Motion to unseat premier: DC MP in the dock



MASERU – Democratic Congress (DC) Member of Parliament (MP) for Makhaleng constituency, Mootsi Lehata took a stand in the High Court on Wednesday this week to shed light on why his lawyers were unable to represent him in the ongoing case challenging a motion of confidence against Prime Minister Ntsokoane Matekane. The MP was quizzed on what should happen to the case as his lawyers threatened to withdraw their services and came to court unprepared to argue the case on Wednesday this week.

He was told that courts have very busy schedules but prioritized their case like the rest of other constitutional cases. One of the presiding judges, Justice Molefi Makara, said they have had to leave cases of ordinary Basotho due to the importance of the case before them and that the postponements cannot be allowed to continue any further.

Justice Makara reminded Lehata that his was an application to have the matter expedited, the effect of which resulted in the three judges leaving other cases to focus on the constitutional challenge against the motion of no confidence. “Your case raises an intriguing question of the constitutionality of a constitutional provision; it’s a very serious matter that the nation is eager to know about so the question is: how should we expeditiously prosecute this case?” Justice Makara asked.

Lehata had to take the stand and answer the question after his lawyers: Attorney Monaheng Rasekoai and Advocate Christopher Lephuthing threatened to withdraw their services, not only for Lehata, but for all opposition political parties cited in the application by Revolution for Prosperity (RFP) MP Lejone Puseletso to block a motion of confidence against Matekane. The lawyers said there was a professional breakdown with clients.

Attorney Rasekoai addressed the court before Lehata was called in to explain himself. He told the court that it’s been close to two weeks trying to solve an impasse between him and clients to no avail and that, as a result, Rasekoai and is advocate are unable to continue representing their clients.

Rasekoai submitted that it was not an easy task resolving not to continue representing clients because of the responsibility and duty he owes to the courts and the Constitution but said clients also have a duty and obligation to assist lawyers to carry out their mandate.

In the event that clients and practitioners find themselves at cross purposes with each other he said there is an obligation from either side to withdraw.  “The lawyer will be inclined to withdraw in line with prescribed rules and even the client has to withdraw in line with the specified rules,” he said.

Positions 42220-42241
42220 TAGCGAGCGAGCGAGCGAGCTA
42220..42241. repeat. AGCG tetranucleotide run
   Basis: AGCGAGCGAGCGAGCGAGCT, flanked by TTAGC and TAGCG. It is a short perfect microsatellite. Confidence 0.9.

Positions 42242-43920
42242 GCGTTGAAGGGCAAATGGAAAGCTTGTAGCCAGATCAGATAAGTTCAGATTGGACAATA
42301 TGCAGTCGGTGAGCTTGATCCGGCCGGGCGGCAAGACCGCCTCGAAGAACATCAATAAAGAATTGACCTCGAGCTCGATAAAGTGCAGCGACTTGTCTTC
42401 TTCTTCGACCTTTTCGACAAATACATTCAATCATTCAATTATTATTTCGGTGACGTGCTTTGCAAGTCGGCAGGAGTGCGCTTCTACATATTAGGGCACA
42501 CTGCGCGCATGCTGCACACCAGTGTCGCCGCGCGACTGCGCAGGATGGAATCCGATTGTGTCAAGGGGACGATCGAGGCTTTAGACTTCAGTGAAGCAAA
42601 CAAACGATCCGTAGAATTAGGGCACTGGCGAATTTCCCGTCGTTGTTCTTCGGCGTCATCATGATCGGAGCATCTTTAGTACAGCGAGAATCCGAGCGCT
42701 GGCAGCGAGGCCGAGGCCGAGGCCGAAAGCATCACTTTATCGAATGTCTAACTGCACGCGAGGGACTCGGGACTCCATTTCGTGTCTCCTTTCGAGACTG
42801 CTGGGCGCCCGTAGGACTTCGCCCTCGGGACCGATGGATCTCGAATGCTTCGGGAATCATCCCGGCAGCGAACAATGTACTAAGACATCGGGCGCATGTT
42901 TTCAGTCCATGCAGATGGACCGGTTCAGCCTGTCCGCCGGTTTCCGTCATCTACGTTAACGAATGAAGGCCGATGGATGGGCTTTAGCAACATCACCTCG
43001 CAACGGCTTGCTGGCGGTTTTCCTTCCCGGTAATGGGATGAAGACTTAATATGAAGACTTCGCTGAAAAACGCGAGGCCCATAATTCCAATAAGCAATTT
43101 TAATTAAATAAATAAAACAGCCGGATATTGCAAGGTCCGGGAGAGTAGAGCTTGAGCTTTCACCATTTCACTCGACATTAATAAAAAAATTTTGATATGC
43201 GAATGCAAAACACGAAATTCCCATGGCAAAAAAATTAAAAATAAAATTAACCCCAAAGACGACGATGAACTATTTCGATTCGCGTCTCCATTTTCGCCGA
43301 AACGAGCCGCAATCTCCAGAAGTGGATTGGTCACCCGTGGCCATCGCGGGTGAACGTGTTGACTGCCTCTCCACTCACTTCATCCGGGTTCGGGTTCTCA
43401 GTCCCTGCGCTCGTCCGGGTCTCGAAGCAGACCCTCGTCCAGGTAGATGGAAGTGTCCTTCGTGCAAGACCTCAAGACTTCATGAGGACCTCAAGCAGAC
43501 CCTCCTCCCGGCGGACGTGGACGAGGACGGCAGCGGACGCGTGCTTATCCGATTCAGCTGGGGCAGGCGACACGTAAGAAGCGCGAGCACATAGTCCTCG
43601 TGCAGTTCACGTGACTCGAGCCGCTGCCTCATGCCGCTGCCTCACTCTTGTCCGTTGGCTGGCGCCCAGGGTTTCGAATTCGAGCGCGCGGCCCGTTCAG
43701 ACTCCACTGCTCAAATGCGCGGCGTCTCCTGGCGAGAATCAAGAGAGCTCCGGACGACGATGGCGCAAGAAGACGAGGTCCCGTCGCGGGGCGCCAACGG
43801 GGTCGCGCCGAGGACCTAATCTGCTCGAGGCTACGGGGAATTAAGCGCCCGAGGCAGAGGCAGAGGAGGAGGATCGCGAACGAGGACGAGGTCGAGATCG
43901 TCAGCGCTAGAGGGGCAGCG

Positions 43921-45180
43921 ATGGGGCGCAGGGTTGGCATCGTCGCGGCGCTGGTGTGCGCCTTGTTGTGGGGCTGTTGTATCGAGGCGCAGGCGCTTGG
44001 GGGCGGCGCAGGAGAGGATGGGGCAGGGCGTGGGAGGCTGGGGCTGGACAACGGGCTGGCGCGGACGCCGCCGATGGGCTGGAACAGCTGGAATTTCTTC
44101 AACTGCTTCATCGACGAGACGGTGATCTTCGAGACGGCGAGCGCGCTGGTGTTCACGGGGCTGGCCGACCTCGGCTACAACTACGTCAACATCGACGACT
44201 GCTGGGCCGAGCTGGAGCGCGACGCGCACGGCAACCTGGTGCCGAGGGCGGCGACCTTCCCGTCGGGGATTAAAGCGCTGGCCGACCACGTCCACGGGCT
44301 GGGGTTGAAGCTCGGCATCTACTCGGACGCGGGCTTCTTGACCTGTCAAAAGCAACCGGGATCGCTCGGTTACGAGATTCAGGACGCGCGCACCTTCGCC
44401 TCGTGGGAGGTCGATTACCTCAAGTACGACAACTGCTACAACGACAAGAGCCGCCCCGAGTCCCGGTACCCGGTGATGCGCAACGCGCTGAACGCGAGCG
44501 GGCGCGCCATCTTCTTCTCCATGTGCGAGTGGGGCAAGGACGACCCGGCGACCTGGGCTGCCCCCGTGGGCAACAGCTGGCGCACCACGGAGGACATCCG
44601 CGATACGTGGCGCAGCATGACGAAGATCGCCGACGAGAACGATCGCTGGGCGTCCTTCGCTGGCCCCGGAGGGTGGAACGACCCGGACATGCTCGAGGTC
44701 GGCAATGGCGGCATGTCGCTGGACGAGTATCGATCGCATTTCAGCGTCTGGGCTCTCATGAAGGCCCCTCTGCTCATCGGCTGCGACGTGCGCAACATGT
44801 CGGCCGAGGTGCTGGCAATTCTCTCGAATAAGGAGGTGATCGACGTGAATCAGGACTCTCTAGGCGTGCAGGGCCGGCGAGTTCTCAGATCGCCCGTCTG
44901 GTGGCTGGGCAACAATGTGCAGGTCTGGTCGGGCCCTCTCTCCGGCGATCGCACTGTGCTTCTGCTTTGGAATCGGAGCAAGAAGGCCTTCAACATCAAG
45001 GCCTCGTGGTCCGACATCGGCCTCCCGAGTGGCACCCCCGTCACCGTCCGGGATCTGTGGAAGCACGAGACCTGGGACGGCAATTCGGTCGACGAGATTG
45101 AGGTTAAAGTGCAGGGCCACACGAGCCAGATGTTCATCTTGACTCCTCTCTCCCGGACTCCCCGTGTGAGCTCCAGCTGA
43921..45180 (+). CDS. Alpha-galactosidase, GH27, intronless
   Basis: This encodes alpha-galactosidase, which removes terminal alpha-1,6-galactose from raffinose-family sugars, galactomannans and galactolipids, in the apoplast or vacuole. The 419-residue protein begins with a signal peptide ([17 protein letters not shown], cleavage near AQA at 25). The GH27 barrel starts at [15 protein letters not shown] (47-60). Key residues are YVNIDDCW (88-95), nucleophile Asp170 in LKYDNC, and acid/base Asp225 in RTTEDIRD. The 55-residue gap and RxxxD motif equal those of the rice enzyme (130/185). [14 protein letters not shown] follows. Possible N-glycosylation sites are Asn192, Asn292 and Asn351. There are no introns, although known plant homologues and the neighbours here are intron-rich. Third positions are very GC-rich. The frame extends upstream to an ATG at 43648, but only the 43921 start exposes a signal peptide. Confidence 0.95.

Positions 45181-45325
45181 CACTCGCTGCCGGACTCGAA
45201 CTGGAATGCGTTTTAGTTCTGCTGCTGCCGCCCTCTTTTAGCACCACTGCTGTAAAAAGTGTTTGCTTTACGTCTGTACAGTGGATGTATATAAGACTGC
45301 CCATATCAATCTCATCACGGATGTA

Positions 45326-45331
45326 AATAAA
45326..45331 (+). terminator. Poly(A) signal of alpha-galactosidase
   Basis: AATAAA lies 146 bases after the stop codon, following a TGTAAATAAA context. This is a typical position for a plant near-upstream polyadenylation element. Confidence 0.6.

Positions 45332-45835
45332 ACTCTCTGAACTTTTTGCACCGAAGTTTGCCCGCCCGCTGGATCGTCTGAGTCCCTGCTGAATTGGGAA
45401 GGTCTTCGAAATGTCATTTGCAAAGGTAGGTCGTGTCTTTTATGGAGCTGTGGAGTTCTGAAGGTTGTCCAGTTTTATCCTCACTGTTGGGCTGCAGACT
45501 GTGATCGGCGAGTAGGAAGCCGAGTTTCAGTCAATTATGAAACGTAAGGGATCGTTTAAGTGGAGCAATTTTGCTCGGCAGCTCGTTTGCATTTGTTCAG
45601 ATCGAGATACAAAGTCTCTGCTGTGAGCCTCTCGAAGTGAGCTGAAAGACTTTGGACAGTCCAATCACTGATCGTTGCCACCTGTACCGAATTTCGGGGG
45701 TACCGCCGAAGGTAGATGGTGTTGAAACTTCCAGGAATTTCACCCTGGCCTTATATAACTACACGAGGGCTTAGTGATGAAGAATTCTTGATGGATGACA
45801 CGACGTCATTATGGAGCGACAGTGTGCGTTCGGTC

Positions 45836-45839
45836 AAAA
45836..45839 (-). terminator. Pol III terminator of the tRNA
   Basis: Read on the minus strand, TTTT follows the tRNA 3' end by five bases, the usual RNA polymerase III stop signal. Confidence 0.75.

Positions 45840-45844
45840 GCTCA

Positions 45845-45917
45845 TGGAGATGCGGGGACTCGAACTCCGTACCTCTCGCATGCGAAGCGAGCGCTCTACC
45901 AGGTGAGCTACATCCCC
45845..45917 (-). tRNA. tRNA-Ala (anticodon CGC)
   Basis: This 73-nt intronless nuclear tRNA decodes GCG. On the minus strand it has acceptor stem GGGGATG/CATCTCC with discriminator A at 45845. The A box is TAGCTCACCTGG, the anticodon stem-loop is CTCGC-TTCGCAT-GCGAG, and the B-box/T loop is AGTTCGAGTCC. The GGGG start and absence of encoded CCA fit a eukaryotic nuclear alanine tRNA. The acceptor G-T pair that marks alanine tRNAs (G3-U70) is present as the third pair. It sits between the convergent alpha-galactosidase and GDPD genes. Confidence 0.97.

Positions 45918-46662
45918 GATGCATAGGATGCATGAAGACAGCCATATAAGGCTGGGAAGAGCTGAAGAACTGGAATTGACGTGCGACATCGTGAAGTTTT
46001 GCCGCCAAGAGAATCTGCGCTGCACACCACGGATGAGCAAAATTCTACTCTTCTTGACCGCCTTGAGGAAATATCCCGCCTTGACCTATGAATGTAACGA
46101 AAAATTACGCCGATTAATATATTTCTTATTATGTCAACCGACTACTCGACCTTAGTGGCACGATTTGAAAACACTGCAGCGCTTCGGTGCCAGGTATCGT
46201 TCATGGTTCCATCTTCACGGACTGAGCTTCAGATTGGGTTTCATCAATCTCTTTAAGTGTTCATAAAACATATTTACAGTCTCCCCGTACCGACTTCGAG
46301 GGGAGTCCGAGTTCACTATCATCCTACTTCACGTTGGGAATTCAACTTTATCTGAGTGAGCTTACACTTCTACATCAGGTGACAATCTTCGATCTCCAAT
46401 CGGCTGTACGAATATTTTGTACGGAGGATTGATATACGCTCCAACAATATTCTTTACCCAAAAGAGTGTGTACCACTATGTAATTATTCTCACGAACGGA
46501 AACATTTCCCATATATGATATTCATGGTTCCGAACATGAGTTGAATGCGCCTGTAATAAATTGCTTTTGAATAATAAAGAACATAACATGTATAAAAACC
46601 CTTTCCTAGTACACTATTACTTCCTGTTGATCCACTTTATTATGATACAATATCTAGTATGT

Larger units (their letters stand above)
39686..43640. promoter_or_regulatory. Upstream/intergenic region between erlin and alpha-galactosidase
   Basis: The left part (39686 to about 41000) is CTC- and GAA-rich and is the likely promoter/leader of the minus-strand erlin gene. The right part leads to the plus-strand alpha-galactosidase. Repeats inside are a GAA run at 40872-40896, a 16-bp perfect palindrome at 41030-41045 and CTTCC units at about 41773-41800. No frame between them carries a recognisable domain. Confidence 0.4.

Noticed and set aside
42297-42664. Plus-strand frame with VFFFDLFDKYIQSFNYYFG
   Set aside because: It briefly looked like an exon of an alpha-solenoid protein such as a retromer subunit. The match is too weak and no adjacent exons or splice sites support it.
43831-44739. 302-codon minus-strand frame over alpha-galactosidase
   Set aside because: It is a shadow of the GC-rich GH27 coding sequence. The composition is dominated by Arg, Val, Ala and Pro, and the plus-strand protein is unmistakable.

However, Rasekoai said they still had not reached an agreement until the case was due for hearing on Wednesday this week, thereby forcing a postponement. “My lords, we were not even able to follow prescribed rules pertaining to the withdrawal application because of the impasse between ourselves and clients,” he said.

He concluded: “As a result, we are incapacitated to continue with the matter today and we have two proposals subject to what the court will say given the circumstances we find ourselves in.  We propose that we be allowed to file a substantive application for our withdrawal or we be given a chance to attempt to mend our relationship with clients. We regret the state of affairs, especially in a case of this magnitude knowing they always bring attention to the courts.”  

Public Eye understands that the impasse was due to failure to pay legal fees. When Lehata finally took the stand, he apologized for the way things had turned out and promised that by the next hearing date, he would have ironed things out with his lawyers.

“By ironing things, do you mean reconciling with them?” Justice Molefi Makara asked, to which Lehata replied, “Yes”.  The court then agreed to a postponement. In the case, Puseletso has asked the High Court (sitting as the Constitutional Court) to defer the motion of no confidence against Matekane’s government until the conclusion of the reforms process in which Parliament shall promulgate provisions to regulate the passing of a vote of no confidence.

He also wants the court to nullify the 9th amendment to the constitution which basically removed an option a sitting Prime Minister had to call for elections when confronted with a motion of no confidence. He says the amendment violates the basic structure of the constitution. The Thaba-Moea legislator argues that when section 87(5) (a) of the Constitution was amended and removed the power of the Prime Minister under the old section to opt for the dissolution of parliament in the event of the vote of no confidence being passed, the process has not only nullified the Prime Minister’s rights to advise the King to dissolve the parliament but also the right of the public to participate to determine their own government.

“The right to be exercised in forming government has been given exclusively to the members of parliament who no longer to get a fresh mandate but decide on blank cheque by themselves as to who should be the Prime Minister, contrary to how the electorate had elected.”

For as long as the situation prevails, pending the promulgation of the Reforms Act and extensive amendments to the Constitution, he claims that there is violation to the basic structure of the Constitution provided for in section 1 of the Constitution.

Lehata had launched a counter application asking the court to urgently hear the matter but the court consolidated his application with that of Lejone and ruled that they would both be treated as urgent. Two months later, the matter remains pending before the court.

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